Maribeth Coote says she hates Obamacare, but it's the only health coverage option she can afford in this remote, hardscrabble corner of southwestern Pennsylvania.
The government should "just back off and let me figure it out, and get out of the whole industry" of health care, the 52-year-old Chicago transplant to the tiny town of Rogersville said as she cleaned up her woodworking shed from recent flooding.
Donna Himelrick is uninsured and priced out of the market, despite being the mayor of Hundred, a small town 20 miles (32 kilometers) south in neighboring West Virginia.
"I make too much for Medicaid and not enough that we can afford insurance. It's a difficult situation," Himelrick, 62, said at a clinic in nearby Burton, where she pays for medical treatment in cash, according to what she can afford.
Like millions in Appalachia, both women voted for Donald Trump in last November's election seeking to upend the political system. The Affordable Care Act, they insist, is not the answer to their health woes.
But both would face dramatic changes to their health care -- probably for the worse, at least at first -- if Obamacare is replaced by the plan being hashed out by Republican lawmakers in Washington, a cultural and political world away.
Local clinics are a lifeline for many in this economically stagnant, overwhelmingly white region. Ambulance coverage is spotty, and rough roads with rougher weather can leave insular communities even more isolated in emergencies.
Now that Trump is president, the reforms installed by his predecessor Barack Obama are under threat, potentially spelling disaster for several community health centers in Pennsylvania and neighboring West Virginia.
"There are a lot of things that need to be straightened out" with health care, but shuttering local clinics "would be a concern to me," Himelrick conceded. Lawmakers should "tread lightly."
- Safety nets -
The Cornerstone Care CHC in Rogersville, which treats Coote, and several other facilities serve an area where coal mines have recently closed, pushing up unemployment, and where health facilities can be 20 miles or more apart.
"We are the safety net for this community," Janice Morris, chief executive of the Clay-Battelle CHC in Blacksville, West Virginia, said in an interview.
Under Obamacare, several states have expanded Medicaid, the federal health program for the poor and disabled, to include residents whose income is at or below 138 percent of the poverty level.
But with some 670,000 people in Pennsylvania and 175,000 in West Virginia eligible for Medicaid through the expansion, a rollback of the program as proposed in the Republican plan would "have a terrible impact there," Senator Bob Casey, a Democrat from Pennsylvania, told AFP back in Washington.
At Clay-Battelle clinic, nearly half of the patients are either on Medicaid or Medicare, the coverage program for the elderly.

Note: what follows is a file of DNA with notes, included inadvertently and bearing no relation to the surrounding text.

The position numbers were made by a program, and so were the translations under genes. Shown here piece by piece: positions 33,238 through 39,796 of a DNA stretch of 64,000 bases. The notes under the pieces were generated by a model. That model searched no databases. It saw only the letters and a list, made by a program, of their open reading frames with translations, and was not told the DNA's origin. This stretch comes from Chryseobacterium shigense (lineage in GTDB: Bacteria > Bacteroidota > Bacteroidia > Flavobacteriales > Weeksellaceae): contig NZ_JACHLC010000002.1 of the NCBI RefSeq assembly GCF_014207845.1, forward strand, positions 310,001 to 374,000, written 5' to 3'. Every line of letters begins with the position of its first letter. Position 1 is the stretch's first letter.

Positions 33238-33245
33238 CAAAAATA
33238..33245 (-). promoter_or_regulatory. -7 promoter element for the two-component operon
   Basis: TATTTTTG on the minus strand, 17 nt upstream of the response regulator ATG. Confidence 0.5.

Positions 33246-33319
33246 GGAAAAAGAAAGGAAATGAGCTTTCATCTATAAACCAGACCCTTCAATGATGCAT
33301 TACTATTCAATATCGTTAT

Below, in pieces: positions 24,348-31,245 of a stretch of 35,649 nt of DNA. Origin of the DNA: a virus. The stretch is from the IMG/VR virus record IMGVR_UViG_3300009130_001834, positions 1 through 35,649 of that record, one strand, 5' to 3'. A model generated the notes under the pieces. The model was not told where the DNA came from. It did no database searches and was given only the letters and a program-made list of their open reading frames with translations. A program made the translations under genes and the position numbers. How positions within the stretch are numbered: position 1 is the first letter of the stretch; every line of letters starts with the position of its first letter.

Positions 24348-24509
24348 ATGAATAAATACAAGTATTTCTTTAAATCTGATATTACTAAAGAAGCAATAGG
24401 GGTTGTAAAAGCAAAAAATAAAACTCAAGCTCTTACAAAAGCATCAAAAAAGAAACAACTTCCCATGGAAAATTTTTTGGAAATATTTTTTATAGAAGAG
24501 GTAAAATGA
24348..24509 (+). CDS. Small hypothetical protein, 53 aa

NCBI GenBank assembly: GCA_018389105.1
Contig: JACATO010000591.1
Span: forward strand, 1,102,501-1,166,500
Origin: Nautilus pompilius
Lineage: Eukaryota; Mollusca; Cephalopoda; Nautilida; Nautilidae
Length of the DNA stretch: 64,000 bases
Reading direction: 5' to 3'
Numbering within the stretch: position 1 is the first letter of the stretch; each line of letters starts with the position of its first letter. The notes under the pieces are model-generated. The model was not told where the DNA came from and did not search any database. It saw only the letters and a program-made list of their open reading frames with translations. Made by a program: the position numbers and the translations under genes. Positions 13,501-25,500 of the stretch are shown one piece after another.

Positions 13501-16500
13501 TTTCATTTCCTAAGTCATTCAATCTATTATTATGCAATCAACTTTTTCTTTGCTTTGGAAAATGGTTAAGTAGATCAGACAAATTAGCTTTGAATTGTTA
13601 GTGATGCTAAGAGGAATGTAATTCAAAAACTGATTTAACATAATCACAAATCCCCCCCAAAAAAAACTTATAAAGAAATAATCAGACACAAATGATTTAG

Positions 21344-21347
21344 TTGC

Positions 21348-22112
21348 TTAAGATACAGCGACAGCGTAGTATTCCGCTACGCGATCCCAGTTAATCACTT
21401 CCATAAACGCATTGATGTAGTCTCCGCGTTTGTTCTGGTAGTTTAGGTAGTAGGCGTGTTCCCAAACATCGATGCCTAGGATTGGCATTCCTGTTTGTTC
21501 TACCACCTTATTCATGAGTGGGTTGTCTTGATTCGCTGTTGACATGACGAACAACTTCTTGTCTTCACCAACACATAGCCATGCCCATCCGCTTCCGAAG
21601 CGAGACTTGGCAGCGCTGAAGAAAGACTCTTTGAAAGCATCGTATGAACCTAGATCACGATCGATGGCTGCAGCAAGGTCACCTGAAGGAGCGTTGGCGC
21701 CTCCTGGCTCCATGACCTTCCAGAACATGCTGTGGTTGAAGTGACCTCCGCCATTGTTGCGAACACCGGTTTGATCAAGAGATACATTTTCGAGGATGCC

Many of the clinic's 300 to 400 weekly patients pay on a scale according to their financial ability -- a system known as "the slide."
The clinic covers the slack through Medicaid and commercial insurance reimbursements, federal and state funding, and grants.
Obamacare has helped Clay-Battelle and Cornerstone lower the rate of uninsured who get treatment there. The resulting increase in reimbursements have translated into expanding staff and hours of operation.
That could crumble if Obamacare disappears.
"A lot of people don't recognize that the health coverage they have was made possible through the Affordable Care Act," Morris said.
- 'Getting whipsawed' -
Don Humbertson, 64, says he owes his life to Clay-Battell doctors who discovered he had lung cancer.
The retired concrete worker is insured through his wife's bus-driver job, but he has grown to appreciate how Obamacare has given those in need a chance.
"Obamacare when it first came out, I was totally against it," said Humbertson, who has had difficulty breathing and speaking since part of his right lung was removed.
"But I've seen how it was helping some people."
Instead of pulling it out by its roots, he said, Republicans and Democrats should come together and fix the current law.
That is not what's happening.
Republican leaders are keen to keep popular provisions that bar companies from refusing to insure people because of pre-existing conditions.
But in a bid to provide more free-market choice and competition, they want to slash the amount of subsidies that would be provided for Americans to buy health care, potentially putting insurance out of reach for millions.
The bill is hanging by a thread, with the House of Representatives likely to vote on the measure Friday.
"We feel like we're just getting whipsawed around," Cornerstone Care chief executive Richard Rinehart said.
"We're in the trenches, we're dealing with these health issues that are real."
Cornerstone operates another clinic in the larger town of Waynesburg, where coal silos, conveyors and green buildings of the shuttered Emerald Mine stand as ghostly reminders of better days.
In Trump country, many health workers are aware of the irony of a Republican law appearing likely to hurt health centers' ability to care for the very people who voted the president into office.
"I see it very personally," Morris said. "Many of our staff people are Trump supporters."
But health outcomes of Americans are "at risk" because of the Republican plan, he added.
"I would urge them to really think about those people in rural America that they got support from... Don't turn your back on them."